“Older customers and those who have less money are more likely to stay with their supplier for longer meaning their loyalty penalty could reach over a thousand pounds.

“The government has rightly put energy firms on warning for how they treat loyal customers - the actions of broadband firms warrant similar scrutiny. Extra protections for vulnerable consumers are also a must.”

The extra amount people are charged once their initial contract period ends has increased over the last 6 years. In 2011, research found consumers were paying on average £1.58 or £1.84 a month extra depending on their broadband connection. Citizens Advice now finds the average price hike is £9.45 a month - 5 times more than in 2011.

Exploring the loyalty penalty in the broadband market report

Notes to editors

  1. Citizens Advice looked at the cheapest basic broadband contracts offered by the five largest broadband providers, representing 91% of the broadband market. The minimum periods for these contract were 12 months for BT, Sky and Virgin Media, 18 months for EE and 24 months for Talk Talk. The prices used in this report are correct as of 10th of March 2017.
  2. Basic broadband deals refers to broadband contracts with the minimum number of additional services. All providers other than Virgin Media require customers to pay for line rental as part of their basic broadband deals. The Virgin Media basic broadband deal is fibre optic and therefore does not include line rental.
  3. The average rise of 43% - or £9.45 a month and £113 a year -  has been calculated by weighting suppliers’ share of the UK broadband services.
  4. Average price rises from 2011 are from research by uSwitch from 9 February 2017.
  5. Citizens Advice research found that 77% of people who have been in their broadband contract for two or more years, have also stayed with on the same energy contract for the same period.
  6. The 4 year loyalty penalty is calculated based on the total difference customers pay over 4 years - once their fixed contract period has ended.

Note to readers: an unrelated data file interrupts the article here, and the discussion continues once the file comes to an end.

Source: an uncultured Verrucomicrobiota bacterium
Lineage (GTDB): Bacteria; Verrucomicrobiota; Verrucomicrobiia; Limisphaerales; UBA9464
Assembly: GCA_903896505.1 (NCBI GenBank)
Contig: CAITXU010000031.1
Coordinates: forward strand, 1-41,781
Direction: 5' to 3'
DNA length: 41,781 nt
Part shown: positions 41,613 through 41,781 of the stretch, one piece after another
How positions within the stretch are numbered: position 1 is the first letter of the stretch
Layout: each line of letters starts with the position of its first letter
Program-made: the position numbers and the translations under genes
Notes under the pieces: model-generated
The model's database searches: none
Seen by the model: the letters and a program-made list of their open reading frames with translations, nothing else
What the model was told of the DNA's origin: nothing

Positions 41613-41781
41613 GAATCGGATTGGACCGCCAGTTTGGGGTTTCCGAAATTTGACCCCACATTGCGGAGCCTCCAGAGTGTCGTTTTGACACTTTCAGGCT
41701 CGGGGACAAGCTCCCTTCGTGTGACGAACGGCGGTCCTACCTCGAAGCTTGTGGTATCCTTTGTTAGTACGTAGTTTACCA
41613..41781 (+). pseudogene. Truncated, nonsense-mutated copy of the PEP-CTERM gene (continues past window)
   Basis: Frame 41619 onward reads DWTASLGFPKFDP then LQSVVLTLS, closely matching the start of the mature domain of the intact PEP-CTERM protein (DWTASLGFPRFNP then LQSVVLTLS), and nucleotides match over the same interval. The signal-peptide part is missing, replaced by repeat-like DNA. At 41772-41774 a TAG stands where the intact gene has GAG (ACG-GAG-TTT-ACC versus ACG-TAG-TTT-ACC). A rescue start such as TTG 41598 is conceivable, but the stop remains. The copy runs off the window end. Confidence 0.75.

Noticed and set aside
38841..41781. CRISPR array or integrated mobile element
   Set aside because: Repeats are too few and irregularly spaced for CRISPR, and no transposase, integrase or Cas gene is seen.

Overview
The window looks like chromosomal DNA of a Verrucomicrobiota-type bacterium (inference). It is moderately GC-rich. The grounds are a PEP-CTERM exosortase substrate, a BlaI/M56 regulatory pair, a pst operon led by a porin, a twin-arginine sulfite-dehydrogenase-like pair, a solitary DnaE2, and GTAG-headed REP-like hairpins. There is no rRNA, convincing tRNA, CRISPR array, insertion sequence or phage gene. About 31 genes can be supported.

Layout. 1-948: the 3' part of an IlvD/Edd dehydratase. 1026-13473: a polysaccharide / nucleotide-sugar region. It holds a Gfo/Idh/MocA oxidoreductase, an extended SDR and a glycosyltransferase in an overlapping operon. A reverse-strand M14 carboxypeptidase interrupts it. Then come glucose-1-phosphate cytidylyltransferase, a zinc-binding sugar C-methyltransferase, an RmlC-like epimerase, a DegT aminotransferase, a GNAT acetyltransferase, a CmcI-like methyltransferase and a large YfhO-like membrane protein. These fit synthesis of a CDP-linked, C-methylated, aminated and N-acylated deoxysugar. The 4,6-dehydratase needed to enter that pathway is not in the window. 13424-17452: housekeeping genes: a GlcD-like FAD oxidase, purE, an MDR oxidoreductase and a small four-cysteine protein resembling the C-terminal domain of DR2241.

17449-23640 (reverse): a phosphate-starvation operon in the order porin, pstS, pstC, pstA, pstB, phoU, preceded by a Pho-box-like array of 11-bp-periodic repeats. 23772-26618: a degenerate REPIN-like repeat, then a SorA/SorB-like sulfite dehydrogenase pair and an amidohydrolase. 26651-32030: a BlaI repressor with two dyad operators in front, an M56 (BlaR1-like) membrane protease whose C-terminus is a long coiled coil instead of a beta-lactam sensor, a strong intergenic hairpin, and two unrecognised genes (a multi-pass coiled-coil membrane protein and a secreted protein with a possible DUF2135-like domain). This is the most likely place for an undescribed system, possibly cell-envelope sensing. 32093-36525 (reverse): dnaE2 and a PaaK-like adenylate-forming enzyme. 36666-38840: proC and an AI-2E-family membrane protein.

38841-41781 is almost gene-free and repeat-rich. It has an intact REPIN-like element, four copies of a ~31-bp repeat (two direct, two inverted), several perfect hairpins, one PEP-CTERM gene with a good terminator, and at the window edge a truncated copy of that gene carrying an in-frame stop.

7. Additional figures are from a survey run by Populus for Citizens Advice in January 2017. Populus ran an online survey of 3196 consumers in the energy, telecoms and financial services market. Data were weighted to be representative of the UK population.
  8. Low-income households defined as earning between £7,001 and £21,000. High income defined as those earning more than £55,001.
  9. The Citizens Advice service comprises a network of local Citizens Advice, all of which are independent charities, the Citizens Advice consumer service and national charity Citizens Advice. Together we help people resolve their money, legal and other problems by providing information and advice and by influencing policymakers. For more see the Citizens Advice website.
  10. The advice provided by the Citizens Advice service is free, independent, confidential and impartial, and available to everyone regardless of race, gender, disability, sexual orientation, religion, age or nationality.
  11. To get advice online or find your local Citizens Advice in England and Wales, visit citizensadvice.org.uk
  12. You can get consumer advice from the Citizens Advice consumer service on 03454 04 05 06 or 03454 04 05 05 for Welsh language speakers.
  13. Local Citizens Advice in England and Wales advised 2.5 million clients on 6.2 million problems in 2014/15. For full service statistics see our publication Advice trends.
  14. Citizens Advice service staff are supported by more than 21,000 trained volunteers, working at over 2,500 service outlets across England and Wales.